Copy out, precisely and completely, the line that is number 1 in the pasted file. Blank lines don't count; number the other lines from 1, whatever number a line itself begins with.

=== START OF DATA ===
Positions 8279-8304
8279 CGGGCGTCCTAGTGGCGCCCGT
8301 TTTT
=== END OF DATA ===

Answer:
Positions 8279-8304